Jul
12

Put Your Best “I” In Team: How to Be a Great Team Member Part I

by  Piera Palazzolo  |  Leadership Development

There is no “I” in team, and if anyone else has anything to say about it, there aren’t any weak links in “team” either.

For any company to be successful, all of its members must work in sync to accomplish tasks in the most efficient fashion. Teamwork enables businesses to reach goals on time and generate the best ideas due to collective brainstorming and checks and balances. One of the most critical steps in becoming a successful team member is being able to recognize your weaknesses and the things you can improve upon. Take the following steps from Dale Carnegie to learn how you can put an “I” in “team” and ultimately help build a better team by doing so.

1.     Be a Busy Bee

Taking the initiative goes a long way when it comes to business. When there is a lot of work to be completed, it often takes a lot of time to delegate initial tasks to individual team members. If the project seems overwhelming to you, the project leader feels the same way. Think of ideas to alleviate some of the stress off of the project leader and dive in. Waiting around wastes valuable time. Make something happen! Being a do-er is an admirable characteristic and exemplifies effective leadership that is essential to motivating the team.

2.     Debbie Downer Isn’t Invited

We have all worked with that person who can bring the entire morale of the company down in 30 seconds or less. To ensure that you do not become a member of the Downer family remember that you have to learn to cooperate with the inevitable. Every business and team member will face inevitable issues like staffing challenges, information errors, technical problems, weather trouble, and more. Many things cannot be changed and furthermore, once issues occur, having a negative attitude will not turn back the hands of time and make things different or magically fixed. Be a great team member by accepting issues and dealing with them in a timely, positive manner.

3.     Turn Obstacles Into Stepping Stones

 “Develop success from failures. Discouragement and failure are two of the surest stepping stones to success.”–Dale Carnegie

As perfect as many of the most profitable companies in the world may seem, no one truly has it all figured out. Every company can benefit from new and innovative ideas for creating better organizational skills, more efficient processes, and better relationships. Take setbacks and challenges and improve upon them. This is the only way a business can grow and progress. Having the mindset that obstacles are only in place to create ways to overcome them will improve your company’s chances for success dramatically.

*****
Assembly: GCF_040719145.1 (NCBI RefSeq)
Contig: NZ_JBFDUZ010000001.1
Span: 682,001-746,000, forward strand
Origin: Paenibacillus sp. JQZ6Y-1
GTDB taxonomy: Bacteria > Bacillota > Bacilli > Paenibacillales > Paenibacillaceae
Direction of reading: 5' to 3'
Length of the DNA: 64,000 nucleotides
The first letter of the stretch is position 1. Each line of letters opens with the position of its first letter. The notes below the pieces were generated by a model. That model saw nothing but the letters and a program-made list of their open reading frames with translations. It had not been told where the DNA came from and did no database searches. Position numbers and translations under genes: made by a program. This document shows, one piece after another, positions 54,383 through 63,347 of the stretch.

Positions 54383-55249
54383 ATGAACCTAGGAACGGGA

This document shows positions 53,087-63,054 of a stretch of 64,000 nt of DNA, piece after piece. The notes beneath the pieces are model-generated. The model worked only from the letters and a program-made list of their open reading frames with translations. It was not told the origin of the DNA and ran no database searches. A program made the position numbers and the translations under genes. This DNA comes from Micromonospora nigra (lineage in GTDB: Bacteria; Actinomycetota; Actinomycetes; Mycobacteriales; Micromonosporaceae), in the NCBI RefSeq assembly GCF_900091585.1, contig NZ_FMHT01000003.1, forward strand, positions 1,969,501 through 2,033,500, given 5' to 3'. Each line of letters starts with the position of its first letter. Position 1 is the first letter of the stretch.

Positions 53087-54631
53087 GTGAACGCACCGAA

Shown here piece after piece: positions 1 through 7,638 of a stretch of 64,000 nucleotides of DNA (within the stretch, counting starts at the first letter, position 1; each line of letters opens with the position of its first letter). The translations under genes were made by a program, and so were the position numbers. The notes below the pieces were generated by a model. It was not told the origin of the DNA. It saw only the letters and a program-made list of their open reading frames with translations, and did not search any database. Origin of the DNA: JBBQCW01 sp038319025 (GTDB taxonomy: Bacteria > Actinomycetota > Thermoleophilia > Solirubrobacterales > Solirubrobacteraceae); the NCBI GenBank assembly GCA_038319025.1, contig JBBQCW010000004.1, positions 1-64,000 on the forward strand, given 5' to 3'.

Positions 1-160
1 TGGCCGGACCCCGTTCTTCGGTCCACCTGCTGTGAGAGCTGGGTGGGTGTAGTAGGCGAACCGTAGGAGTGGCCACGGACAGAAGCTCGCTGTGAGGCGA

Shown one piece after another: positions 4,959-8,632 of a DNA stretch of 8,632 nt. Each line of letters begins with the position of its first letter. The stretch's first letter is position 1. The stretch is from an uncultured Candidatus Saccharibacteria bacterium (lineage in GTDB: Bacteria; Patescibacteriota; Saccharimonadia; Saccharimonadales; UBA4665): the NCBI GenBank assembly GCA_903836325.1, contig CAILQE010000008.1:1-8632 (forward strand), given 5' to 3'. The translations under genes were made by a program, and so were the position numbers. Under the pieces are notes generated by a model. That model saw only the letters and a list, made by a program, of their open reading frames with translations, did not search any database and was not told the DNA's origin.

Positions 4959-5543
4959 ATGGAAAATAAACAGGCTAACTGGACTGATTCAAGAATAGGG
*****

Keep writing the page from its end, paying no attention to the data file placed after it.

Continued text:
4.     Hard Work Pays Off

When a team is not successful everyone feels the stress and worry of the failure. Do not be the reason your team fails. Take pride in everything you do. Give all tasks 150% and do not rest on the idea that someone else will pick up the slack.

5.     A Cluttered Workspace Leads To Cluttered Work

Keeping your entire workspace clean will not only help you stay organized, but will also relieve stress by helping to clear your mind. Many people share workspaces, making it even more imperative that you keep your area clean. Also, potential clients may see your workspace at any given time. You want to always give the best impression. A cluttered, disorganized workspace throws off the balance of the entire office and ultimately slows you down.

Knowing your strengths and weaknesses is the first step to self-improvement and ultimately becoming a better team member. If every team member does a tiny bit of work on themselves, your entire team will quickly see a transformation and shift toward a more efficient, successful company overall.

Check back next week for How to Be a Great Team Member Part 2!

 

 

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Articles By piera-palazzolo
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What People Are Saying

Mike Henry  |  13 Jul 2012  |  Reply

Thanks for the great post. When it comes to teamwork, I listen for the word “should.” If your team uses that word frequently, there is a problem regarding personal responsibility and initiative, which relates back to your first bullet. Teams don’t use words like “should” that can easily be eliminated with action. Thanks again. Mike…

Piera Palazzolo  |  16 Jul 2012  |  Reply

Thanks for the addition Mike! Going back to the first tip of the article, it’s all about being proactive and taking the initiative. Let’s remove the word “should” and replace it with “I will”.

Fausto  |  16 Jul 2012  |  Reply

Great post! Very insightful and informative!

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